Strange wordings, pretty images and quirky characters: How to hook a reader from the first line…

In my previous post I made a list of my favourite opening lines and paragraphs to novels. While I have said in the past that starting a novel is the easy bit and finishing a novel the most tricky, opening a novel in such a way that a reader is gripped from the beginning can be difficult too. When you’re excited about a new idea it can be difficult to slow down and think about the best way to write.
My favourite of the opening lines in my previous post is The Secret History by Donna Tartt, straight away we know that someone has died, that others are in trouble and that they know where his body is. It is quite unusual for the reader to know who has died and who was involved from the beginning, so this one opening line flips the usual set up for a murder mystery on its head. What this line shows is that the first line is powerful. The Great Gatsby is very different, it opens more slowly and creates intrigue about the other character, who is slowly revealed as Gatsby. This opening style is slower and more watchful. It gives a glimpse of the book to come and suggests a watchfulness, that the reader is going to be given insight into a world they wouldn’t otherwise get to view.
Modern, commercial fiction loves a quick and quirky opening. Something different to instantly draw a reader in. I think the best time to tackle a good opening line is on a redraft. The first time you write your opening line you will be full of your new idea and writing quickly to get the idea on paper. When redrafting you can make sure that you intrigue your reader and include a twist from the beginning. Prologues often work well for this, describing a cliff hanger in advance or talking about a death or funeral without saying whose death your describing, talking about a place which will recur throughout your novel and focusing on a mood or emotion that will encompass either the first or final trip to this place.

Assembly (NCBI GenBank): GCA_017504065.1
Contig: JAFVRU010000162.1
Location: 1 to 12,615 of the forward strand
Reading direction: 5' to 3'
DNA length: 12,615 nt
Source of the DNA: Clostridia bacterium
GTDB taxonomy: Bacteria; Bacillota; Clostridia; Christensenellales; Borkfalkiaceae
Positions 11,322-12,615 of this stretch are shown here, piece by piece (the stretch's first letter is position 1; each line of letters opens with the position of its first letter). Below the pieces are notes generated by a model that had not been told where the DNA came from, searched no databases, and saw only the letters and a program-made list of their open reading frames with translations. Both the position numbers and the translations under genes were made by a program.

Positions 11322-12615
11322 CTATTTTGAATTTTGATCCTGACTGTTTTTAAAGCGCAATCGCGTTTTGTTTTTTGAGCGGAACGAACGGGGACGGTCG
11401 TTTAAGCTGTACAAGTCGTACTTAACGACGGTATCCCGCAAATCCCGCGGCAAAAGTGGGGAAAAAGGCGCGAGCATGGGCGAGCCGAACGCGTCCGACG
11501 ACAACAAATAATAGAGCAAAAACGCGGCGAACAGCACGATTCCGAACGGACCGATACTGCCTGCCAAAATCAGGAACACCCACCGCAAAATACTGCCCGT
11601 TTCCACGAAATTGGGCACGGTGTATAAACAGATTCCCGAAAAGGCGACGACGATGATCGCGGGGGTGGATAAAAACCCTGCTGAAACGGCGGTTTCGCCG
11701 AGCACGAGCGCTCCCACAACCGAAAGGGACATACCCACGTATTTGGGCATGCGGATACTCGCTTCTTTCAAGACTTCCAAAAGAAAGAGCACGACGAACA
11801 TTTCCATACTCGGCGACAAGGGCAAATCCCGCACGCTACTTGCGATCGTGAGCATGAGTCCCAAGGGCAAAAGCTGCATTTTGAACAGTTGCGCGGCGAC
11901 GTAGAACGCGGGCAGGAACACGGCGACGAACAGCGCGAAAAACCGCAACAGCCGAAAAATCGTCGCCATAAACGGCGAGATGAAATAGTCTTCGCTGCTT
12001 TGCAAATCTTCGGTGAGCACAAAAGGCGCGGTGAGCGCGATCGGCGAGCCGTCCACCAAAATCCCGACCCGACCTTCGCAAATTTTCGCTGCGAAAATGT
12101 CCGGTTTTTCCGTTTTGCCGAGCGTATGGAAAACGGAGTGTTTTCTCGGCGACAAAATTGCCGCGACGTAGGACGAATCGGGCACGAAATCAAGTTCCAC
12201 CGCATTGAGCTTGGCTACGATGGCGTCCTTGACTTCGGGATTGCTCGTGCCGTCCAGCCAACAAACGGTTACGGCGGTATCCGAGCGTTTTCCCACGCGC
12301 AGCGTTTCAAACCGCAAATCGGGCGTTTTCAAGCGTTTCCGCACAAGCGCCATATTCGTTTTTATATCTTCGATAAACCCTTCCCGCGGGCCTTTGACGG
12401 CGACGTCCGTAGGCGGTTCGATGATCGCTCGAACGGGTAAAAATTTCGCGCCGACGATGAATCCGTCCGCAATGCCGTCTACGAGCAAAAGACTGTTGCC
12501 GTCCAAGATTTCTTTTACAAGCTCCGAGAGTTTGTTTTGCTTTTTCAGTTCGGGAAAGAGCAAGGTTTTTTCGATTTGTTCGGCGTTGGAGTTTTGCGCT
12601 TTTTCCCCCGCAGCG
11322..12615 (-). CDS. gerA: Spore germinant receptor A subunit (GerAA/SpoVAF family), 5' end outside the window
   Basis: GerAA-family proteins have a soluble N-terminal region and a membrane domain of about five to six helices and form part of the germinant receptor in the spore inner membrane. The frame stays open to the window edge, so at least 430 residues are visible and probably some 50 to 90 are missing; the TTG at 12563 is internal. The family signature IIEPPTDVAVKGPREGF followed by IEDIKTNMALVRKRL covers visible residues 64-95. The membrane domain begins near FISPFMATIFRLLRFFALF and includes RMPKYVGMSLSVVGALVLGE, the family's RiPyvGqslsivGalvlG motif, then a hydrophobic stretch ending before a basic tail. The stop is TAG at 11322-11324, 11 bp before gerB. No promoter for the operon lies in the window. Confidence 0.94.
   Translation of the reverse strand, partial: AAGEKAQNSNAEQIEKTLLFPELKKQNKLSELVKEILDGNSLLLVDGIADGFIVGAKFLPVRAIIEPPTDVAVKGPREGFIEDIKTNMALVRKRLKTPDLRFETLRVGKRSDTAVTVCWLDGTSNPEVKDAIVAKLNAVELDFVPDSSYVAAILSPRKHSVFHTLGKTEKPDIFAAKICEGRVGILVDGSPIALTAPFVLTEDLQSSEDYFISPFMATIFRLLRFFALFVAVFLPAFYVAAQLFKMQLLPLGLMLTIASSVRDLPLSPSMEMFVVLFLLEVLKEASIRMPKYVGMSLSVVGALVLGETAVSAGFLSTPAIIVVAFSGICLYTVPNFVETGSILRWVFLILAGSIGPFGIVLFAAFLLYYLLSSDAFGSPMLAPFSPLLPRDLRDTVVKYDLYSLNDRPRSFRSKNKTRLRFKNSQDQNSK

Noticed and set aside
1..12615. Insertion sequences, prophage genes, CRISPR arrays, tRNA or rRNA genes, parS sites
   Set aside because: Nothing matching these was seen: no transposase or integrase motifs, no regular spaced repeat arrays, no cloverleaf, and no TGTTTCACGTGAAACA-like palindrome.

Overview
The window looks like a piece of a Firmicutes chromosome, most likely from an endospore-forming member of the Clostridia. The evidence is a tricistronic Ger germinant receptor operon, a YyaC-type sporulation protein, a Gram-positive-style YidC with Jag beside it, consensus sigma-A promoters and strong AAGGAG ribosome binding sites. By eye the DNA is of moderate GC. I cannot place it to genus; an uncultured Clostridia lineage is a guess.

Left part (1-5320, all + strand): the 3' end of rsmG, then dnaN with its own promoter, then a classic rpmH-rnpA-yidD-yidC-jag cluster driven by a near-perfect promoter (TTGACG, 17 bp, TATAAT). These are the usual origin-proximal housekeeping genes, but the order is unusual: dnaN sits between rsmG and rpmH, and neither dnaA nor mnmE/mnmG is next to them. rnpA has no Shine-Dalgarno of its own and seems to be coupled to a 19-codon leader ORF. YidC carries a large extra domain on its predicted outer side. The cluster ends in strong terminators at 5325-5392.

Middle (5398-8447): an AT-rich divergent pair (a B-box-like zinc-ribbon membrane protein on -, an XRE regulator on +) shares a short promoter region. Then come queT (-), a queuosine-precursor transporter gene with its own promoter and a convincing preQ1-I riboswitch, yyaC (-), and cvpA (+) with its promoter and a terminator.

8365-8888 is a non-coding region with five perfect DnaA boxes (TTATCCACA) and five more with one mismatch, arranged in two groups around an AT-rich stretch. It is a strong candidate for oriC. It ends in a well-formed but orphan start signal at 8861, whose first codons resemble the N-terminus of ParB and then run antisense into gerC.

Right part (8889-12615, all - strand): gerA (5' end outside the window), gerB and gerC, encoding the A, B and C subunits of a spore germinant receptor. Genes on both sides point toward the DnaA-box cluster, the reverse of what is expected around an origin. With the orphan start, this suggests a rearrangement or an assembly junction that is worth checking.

Openings are important not only for the readers you hope will one day read your novel, but for the potential agent who will get there first. They have hundreds of manuscripts to get through and it’s so important to grab their attention from the start.
For further information on opening lines I highly recommend The Writers & Artists guide to Novels. I’ve talked about this book and the wider series it sits within, it’s a great way to prepare for writing and for supporting your writing throughout the different stages.
I hope this helps and would love to know your advice for writing a great opening line.

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